Report: Treasury Official May Have Tried To Interfere In Trump, Pence IRS Audit
At least one political appointee at the Treasury Department might have tried to interfere with the annual audit of either the president or vice president’s tax returns, according to an Internal Revenue Service whistleblower report.
The Washington Post reported on Thursday that the Trump administration considered the complaint flimsy, as it was based on second hand information the IRS official obtained through conversations with other government officials.
But now that the complaint is circulating on Capitol Hill, Democrats are alarmed and have passed it on to a federal judge, The Post said.
The annual audit of the president and vice president’s tax returns “is supposed to be walled off from political appointees and interference,” and Democrats are looking into the matter.
Though the IRS whistleblower complaint was reported previously and was revealed months ago in court filings, the fact that the whistleblower is an IRS official is new information, along with the fact that “the complaint pertained to allegations of interference in the audit process by at least one Treasury Department official.”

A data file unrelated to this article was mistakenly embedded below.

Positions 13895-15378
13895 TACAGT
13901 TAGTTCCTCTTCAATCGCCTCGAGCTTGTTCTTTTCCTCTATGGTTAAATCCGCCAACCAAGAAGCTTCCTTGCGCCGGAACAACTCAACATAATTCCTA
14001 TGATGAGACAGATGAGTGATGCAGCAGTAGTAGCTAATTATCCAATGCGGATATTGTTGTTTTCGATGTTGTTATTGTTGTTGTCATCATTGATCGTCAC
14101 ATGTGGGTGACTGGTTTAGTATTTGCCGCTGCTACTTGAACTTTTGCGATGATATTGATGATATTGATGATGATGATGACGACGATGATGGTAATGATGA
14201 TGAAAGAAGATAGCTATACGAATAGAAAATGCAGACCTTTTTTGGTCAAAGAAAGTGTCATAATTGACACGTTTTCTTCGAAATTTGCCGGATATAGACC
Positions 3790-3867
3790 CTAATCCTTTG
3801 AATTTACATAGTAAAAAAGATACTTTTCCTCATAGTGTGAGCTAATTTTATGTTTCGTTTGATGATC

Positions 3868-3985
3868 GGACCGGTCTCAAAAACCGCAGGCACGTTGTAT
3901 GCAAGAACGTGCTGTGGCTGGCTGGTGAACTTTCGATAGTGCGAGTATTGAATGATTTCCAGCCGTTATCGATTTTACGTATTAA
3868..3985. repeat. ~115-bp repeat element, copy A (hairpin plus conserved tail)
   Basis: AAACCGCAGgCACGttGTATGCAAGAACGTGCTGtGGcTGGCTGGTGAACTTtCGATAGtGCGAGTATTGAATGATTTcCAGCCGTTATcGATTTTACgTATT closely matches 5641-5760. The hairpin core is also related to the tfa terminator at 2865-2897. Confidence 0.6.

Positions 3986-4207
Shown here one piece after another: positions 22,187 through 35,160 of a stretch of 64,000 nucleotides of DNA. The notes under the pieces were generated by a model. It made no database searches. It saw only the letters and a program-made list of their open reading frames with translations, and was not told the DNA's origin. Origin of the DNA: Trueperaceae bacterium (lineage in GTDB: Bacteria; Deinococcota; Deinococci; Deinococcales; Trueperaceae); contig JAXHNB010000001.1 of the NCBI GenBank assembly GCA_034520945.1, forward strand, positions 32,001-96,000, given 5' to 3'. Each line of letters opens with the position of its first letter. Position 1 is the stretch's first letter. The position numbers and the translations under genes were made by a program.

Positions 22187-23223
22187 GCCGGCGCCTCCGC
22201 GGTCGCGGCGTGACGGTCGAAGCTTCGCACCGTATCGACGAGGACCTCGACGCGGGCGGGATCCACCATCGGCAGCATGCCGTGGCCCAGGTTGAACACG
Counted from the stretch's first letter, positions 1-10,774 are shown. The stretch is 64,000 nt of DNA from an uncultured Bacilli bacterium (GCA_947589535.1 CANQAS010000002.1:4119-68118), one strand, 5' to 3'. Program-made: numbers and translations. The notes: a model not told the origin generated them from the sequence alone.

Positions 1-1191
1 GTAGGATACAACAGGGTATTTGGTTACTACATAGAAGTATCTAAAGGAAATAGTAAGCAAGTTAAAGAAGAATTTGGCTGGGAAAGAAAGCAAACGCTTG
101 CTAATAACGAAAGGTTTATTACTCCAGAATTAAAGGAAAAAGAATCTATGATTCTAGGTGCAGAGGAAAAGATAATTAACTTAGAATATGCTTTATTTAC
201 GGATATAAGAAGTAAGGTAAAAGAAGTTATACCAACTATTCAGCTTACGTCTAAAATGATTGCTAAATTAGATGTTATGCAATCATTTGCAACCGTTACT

In an interview this week with The Post, the whistleblower confirmed that he “filed a formal complaint and sent it to the tax committee chairs in both houses of Congress, including Sen. Charles E. Grassley (R-Iowa), and to the Treasury Department Inspector General for Tax Administration on July 29.”
The individual denied allegations that his actions are politically motivated, telling The Post: “Anyone who knows me knows I would not hesitate to do the same, as would most career IRS public servants, regardless of any political preference. I take very seriously the duty of career civil servants to act with integrity and perform our duties impartially, even at the risk that someone will make a charge of bias.”
Legal experts and former IRS officials told the newspaper that it is highly unusual for political appointees at the Treasury Department to inquire of IRS staff about the status of an audit.
“Nobody at the Treasury Department should be calling to find out the status of anybody’s audit,” John Koskinen, who served as IRS commissioner under both Trump and President Barack Obama, told The Post. “For a Treasury official to call a career person — even just for information — seems to me highly inappropriate, even if it’s just checking in on how it’s going.”